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5 December 2013 11:26 am ,
Vol. 342 ,
Researchers have been hot on the trail of the elusive Denisovans, a type of ancient human known only by their DNA and...
Thousands of scientists in the Russian Academy of Sciences (RAS) are about to lose their jobs as a result of the...
Dyslexia, a learning disability that hinders reading, hasn't been associated with deficits in vision, hearing, or...
Exotic, elusive, and dangerous, snakes have fascinated humankind for millennia. They can be hard to find, yet their...
Researchers have sequenced and analyzed the first two snake genomes, which represent two evolutionary extremes. The...
Snake venoms are remarkably complex mixtures that can stun or kill prey within minutes. But more and more researchers...
At age 30, Dutch biologist Freek Vonk has built up a respectable career as a snake scientist. But in his home country,...
Since arriving on the island of Guam in the 1940s, the brown tree snake ( Boiga irregularis ) has extirpated native...
- 5 December 2013 11:26 am , Vol. 342 , #6163
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Why a Less Futuristic 'FutureGen' Coal Plant May Not Be Bad
6 August 2010 3:34 pm
(Energy experts Robert Socolow and Edward Rubin have commented below.)
The Department of Energy's (DOE's) original FutureGen plan, announced in 2003, was to build a near-zero-emissions coal power plant that would revolutionize coal power. To be built in Mattoon, Illinois, it was supposed to look like this:
But instead, DOE announced today, it will look something like this:
"Future"Gen 2.0 will be a retrofit of this existing plant in Meredosia, Illinois. Although it may be a lower-tech facility than planned, energy experts say that's not necessarily a disappointment.
The George W. Bush White House proposed FutureGen as a way of gasifying coal into a mixture called syngas and burning it—a technique called IGCC—which is considered the newest and most efficient way to get energy from coal and produce a pure stream of CO2 that can be stored to avoid contributing to greenhouse gases. But Bush killed the original plan after the cost of the complex project skyrocketed from $1 billion to $1.8 billion.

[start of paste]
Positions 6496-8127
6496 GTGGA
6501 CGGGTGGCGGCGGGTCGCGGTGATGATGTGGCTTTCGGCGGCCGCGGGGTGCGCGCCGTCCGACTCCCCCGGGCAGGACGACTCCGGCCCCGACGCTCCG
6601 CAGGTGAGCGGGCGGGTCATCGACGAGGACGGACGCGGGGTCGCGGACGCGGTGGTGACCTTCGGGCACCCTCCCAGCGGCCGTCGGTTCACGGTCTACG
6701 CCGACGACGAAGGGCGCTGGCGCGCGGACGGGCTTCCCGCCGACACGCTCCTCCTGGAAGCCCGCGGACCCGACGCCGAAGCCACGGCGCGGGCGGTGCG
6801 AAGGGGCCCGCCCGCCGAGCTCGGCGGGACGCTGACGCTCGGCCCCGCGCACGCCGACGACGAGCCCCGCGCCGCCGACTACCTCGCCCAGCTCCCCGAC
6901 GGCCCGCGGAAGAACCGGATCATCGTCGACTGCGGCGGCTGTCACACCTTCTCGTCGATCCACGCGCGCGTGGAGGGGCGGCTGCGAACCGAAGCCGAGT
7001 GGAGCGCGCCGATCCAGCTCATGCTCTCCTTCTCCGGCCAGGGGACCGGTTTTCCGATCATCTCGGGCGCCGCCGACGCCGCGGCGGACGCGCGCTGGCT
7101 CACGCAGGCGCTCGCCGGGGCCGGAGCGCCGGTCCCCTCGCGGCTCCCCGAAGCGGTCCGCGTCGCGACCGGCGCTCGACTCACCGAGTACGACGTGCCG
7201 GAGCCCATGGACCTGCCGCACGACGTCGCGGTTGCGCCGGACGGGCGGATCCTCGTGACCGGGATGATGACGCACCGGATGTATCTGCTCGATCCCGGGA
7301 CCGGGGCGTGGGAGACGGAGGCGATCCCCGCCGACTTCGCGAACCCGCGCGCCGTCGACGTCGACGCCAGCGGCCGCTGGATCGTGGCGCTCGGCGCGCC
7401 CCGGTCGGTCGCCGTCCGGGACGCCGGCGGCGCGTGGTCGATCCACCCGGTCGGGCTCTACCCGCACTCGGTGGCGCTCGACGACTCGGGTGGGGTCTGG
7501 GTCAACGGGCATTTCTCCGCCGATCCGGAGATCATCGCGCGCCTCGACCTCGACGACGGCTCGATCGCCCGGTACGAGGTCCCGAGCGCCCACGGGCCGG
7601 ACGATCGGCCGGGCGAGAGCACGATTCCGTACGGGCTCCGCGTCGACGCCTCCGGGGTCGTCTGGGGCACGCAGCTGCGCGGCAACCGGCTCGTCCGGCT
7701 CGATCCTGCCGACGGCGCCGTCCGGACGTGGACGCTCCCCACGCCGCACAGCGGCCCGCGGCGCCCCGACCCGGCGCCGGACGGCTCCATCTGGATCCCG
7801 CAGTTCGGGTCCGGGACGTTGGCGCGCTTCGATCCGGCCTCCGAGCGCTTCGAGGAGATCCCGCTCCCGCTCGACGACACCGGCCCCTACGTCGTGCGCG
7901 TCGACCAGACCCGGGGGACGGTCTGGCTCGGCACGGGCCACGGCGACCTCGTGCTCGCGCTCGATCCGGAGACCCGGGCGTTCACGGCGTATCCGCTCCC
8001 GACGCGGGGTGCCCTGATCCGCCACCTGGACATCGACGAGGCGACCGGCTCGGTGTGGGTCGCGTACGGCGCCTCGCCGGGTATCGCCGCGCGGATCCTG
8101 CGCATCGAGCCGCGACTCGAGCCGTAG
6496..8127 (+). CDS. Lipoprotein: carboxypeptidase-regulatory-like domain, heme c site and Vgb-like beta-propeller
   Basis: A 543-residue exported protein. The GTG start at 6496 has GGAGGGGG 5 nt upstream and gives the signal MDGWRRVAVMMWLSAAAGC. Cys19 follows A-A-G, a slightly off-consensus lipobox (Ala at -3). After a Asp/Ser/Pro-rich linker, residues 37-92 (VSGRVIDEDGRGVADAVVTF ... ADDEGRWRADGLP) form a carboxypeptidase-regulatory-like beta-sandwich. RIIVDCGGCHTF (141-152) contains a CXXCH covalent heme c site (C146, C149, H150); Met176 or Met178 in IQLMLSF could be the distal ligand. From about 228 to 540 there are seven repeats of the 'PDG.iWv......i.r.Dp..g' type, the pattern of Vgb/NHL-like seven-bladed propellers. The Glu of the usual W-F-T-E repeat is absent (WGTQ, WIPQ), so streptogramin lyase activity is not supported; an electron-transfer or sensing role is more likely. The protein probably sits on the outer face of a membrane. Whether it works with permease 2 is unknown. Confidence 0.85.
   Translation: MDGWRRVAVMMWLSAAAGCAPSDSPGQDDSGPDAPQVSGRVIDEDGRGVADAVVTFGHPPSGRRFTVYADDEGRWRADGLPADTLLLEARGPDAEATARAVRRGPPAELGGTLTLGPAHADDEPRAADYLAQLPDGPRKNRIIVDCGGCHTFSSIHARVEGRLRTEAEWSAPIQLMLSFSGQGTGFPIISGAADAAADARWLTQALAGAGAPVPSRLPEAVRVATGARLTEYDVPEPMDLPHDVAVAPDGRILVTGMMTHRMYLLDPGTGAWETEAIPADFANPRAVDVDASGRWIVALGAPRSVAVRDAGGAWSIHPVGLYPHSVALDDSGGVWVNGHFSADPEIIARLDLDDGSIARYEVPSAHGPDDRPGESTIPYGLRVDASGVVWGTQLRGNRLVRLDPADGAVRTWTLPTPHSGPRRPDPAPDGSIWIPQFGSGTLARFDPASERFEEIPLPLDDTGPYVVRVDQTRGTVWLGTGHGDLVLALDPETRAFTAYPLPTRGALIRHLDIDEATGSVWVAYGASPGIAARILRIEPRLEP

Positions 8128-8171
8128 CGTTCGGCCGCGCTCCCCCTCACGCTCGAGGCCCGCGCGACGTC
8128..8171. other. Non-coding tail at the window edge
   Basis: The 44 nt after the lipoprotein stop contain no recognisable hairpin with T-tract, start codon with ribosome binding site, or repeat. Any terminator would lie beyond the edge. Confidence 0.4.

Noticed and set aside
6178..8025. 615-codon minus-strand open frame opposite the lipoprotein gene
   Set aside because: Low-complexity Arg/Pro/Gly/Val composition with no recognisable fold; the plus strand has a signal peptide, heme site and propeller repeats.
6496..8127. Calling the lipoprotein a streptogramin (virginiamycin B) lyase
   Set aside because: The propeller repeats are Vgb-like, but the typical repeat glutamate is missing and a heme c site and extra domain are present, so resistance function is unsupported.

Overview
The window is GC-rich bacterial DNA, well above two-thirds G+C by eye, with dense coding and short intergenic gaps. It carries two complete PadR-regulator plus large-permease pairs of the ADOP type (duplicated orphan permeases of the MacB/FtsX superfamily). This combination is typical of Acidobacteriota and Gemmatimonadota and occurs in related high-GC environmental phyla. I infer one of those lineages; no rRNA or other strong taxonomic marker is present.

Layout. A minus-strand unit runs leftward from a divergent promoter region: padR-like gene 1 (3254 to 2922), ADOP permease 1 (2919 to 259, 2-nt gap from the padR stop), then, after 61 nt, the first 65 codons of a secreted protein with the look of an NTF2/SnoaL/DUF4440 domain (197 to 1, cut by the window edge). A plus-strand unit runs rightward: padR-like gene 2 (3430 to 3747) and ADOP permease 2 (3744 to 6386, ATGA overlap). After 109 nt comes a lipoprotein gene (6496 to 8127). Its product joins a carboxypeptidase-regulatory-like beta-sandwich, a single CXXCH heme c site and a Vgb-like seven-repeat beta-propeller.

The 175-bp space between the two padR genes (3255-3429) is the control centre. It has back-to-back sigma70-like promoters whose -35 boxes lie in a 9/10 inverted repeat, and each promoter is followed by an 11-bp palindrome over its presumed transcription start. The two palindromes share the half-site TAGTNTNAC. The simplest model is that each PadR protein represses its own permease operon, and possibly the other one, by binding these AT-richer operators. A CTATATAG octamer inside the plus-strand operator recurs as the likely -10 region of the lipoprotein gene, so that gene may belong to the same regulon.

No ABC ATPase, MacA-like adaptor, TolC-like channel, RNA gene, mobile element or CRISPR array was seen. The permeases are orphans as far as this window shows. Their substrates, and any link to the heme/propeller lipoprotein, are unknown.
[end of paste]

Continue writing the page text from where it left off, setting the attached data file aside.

Now, with $1 billion in stimulus funds, DOE has announced FutureGen 2.0—with decidedly less-aggressive goals. The project will retrofit an existing plant that burns the coal as solid coal—the old-fashioned way, pulverized into fine powder. But it will do so in burners full of rich oxygen, so the coal is burned more fully and produces a nearly pure stream of CO2 and water vapor—making the CO2 easier to collect and store than in traditional plants.
So instead of focusing on new technology for brand-new plants, the move emphasizes the need for understanding the decidedly less-sexy chore of creating retrofits for the coal plants that run today.
Energy maven Robert Socolow of Princeton University said in an e-mail to Insider that the move demonstrated "awareness that dealing with existing coal plants is priority #1 for the U.S. as it reduces its CO2 emissions." After all, he noted, a third of U.S. greenhouse gas emissions come from coal plants, and "the U.S. will not need to build almost any new power plants if it takes bold steps to improve efficiency in electricity use." That means understanding retrofits could be as important as building "Future" ones after all.